5. ABSTRACT Quantifying tensions – inconsistencies amongst measurements of cosmological parameters by different experiments – has emerged as a crucial part of modern cosmological data analysis. Statistically significant tensions between two experiments or cosmological probes may indicate new physics extending beyond the standard cosmological model and need to be promptly identified. We apply several tension estimators proposed in the literature to the dark energy survey (DES) large-scale structure measurement and Planck cosmic microwave background data. We first evaluate the responsiveness of these metrics to an input tension artificially introduced between the two, using synthetic DES data. We then apply the metricsmore »to the comparison of Planck and actual DES Year 1 data. We find that the parameter differences, Eigentension, and Suspiciousness metrics all yield similar results on both simulated and real data, while the Bayes ratio is inconsistent with the rest due to its dependence on the prior volume. Using these metrics, we calculate the tension between DES Year 1 3 × 2pt and Planck, finding the surveys to be in ∼2.3σ tension under the ΛCDM paradigm. This suite of metrics provides a toolset for robustly testing tensions in the DES Year 3 data and beyond.« less
    Free, publicly-accessible full text available July 6, 2022
  6. ABSTRACT In time-delay cosmography, three of the key ingredients are (1) determining the velocity dispersion of the lensing galaxy, (2) identifying galaxies and groups along the line of sight with sufficient proximity and mass to be included in the mass model, and (3) estimating the external convergence κext from less massive structures that are not included in the mass model. We present results on all three of these ingredients for two time-delay lensed quad quasar systems, DES J0408–5354 and WGD 2038–4008 . We use the Gemini, Magellan, and VLT telescopes to obtain spectra to both measure the stellar velocity dispersions of the main lensingmore »galaxies and to identify the line-of-sight galaxies in these systems. Next, we identify 10 groups in DES J0408–5354 and two groups in WGD 2038–4008 using a group-finding algorithm. We then identify the most significant galaxy and galaxy-group perturbers using the ‘flexion shift’ criterion. We determine the probability distribution function of the external convergence κext for both of these systems based on our spectroscopy and on the DES-only multiband wide-field observations. Using weighted galaxy counts, calibrated based on the Millennium Simulation, we find that DES J0408–5354 is located in a significantly underdense environment, leading to a tight (width $\sim 3{{\ \rm per\ cent}}$), negative-value κext distribution. On the other hand, WGD 2038–4008 is located in an environment of close to unit density, and its low source redshift results in a much tighter κext of $\sim 1{{\ \rm per\ cent}}$, as long as no external shear constraints are imposed.« less
  7. ABSTRACT We introduce a new software package for modelling the point spread function (PSF) of astronomical images, called piff (PSFs In the Full FOV), which we apply to the first three years (known as Y3) of the Dark Energy Survey (DES) data. We describe the relevant details about the algorithms used by piff to model the PSF, including how the PSF model varies across the field of view (FOV). Diagnostic results show that the systematic errors from the PSF modelling are very small over the range of scales that are important for the DES Y3 weak lensing analysis. In particular,more »the systematic errors from the PSF modelling are significantly smaller than the corresponding results from the DES year one (Y1) analysis. We also briefly describe some planned improvements to piff that we expect to further reduce the modelling errors in future analyses.« less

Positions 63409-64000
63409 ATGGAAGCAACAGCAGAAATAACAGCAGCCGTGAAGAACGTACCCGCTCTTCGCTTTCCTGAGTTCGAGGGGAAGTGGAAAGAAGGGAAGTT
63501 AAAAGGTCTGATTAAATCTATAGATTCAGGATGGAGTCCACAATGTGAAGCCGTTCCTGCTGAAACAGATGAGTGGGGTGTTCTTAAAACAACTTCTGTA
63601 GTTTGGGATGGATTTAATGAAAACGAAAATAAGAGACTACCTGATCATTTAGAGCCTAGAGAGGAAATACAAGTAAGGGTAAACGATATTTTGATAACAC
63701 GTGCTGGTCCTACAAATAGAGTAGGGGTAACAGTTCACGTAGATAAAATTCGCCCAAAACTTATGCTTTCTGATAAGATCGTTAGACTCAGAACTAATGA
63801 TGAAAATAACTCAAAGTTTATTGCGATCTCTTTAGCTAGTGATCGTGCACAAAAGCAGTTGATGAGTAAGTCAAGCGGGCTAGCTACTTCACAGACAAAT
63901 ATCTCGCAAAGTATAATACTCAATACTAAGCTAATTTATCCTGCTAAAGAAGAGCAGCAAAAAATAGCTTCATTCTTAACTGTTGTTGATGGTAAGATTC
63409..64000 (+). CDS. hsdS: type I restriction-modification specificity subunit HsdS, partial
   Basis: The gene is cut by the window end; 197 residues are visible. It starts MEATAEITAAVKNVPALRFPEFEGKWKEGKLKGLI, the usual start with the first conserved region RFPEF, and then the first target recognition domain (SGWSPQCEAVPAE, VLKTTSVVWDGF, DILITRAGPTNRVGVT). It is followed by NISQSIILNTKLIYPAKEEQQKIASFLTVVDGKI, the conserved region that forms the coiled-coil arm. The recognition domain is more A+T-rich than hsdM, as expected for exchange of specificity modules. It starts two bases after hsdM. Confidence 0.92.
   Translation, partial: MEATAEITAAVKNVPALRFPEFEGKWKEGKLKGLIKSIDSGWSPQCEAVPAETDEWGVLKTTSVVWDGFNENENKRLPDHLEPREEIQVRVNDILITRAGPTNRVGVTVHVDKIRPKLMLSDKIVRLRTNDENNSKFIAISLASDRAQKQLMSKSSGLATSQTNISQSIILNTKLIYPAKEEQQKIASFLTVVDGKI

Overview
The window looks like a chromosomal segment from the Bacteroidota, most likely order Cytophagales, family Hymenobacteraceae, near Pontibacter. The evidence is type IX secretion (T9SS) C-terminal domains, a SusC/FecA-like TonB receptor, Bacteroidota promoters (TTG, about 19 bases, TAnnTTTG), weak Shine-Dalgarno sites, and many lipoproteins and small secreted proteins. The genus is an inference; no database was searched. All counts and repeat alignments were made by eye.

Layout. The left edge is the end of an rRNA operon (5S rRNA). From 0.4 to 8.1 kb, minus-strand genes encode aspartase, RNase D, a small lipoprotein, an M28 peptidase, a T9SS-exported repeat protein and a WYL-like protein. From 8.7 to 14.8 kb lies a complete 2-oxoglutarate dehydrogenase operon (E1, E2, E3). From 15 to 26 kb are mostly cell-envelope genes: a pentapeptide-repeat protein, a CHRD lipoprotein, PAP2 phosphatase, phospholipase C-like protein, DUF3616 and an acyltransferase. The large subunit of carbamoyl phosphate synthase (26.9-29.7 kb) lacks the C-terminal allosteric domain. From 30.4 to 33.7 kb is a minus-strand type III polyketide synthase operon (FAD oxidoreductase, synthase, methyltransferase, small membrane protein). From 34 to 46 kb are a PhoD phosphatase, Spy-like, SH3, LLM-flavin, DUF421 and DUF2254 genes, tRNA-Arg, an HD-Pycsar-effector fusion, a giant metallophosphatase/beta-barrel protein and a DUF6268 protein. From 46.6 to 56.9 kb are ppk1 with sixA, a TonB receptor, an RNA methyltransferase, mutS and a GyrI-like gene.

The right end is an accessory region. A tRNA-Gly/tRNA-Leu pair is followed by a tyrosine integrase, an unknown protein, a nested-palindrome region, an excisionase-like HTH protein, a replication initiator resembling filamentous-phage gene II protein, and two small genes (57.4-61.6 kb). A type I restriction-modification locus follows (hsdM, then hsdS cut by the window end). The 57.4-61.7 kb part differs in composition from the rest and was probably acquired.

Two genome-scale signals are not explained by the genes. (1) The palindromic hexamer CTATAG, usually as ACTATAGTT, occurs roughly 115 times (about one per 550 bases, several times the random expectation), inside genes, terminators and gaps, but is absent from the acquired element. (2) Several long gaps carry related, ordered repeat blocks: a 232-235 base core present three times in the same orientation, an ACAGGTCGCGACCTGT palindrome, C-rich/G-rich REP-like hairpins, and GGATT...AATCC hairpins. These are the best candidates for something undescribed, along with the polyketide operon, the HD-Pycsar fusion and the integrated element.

8. ABSTRACT We construct and validate the selection function of the MARD-Y3 galaxy cluster sample. This sample was selected through optical follow-up of the 2nd ROSAT faint source catalogue with Dark Energy Survey year 3 data. The selection function is modelled by combining an empirically constructed X-ray selection function with an incompleteness model for the optical follow-up. We validate the joint selection function by testing the consistency of the constraints on the X-ray flux–mass and richness–mass scaling relation parameters derived from different sources of mass information: (1) cross-calibration using South Pole Telescope Sunyaev-Zel'dovich (SPT-SZ) clusters, (2) calibration using number counts inmore »X-ray, in optical and in both X-ray and optical while marginalizing over cosmological parameters, and (3) other published analyses. We find that the constraints on the scaling relation from the number counts and SPT-SZ cross-calibration agree, indicating that our modelling of the selection function is adequate. Furthermore, we apply a largely cosmology independent method to validate selection functions via the computation of the probability of finding each cluster in the SPT-SZ sample in the MARD-Y3 sample and vice versa. This test reveals no clear evidence for MARD-Y3 contamination, SPT-SZ incompleteness or outlier fraction. Finally, we discuss the prospects of the techniques presented here to limit systematic selection effects in future cluster cosmological studies.« less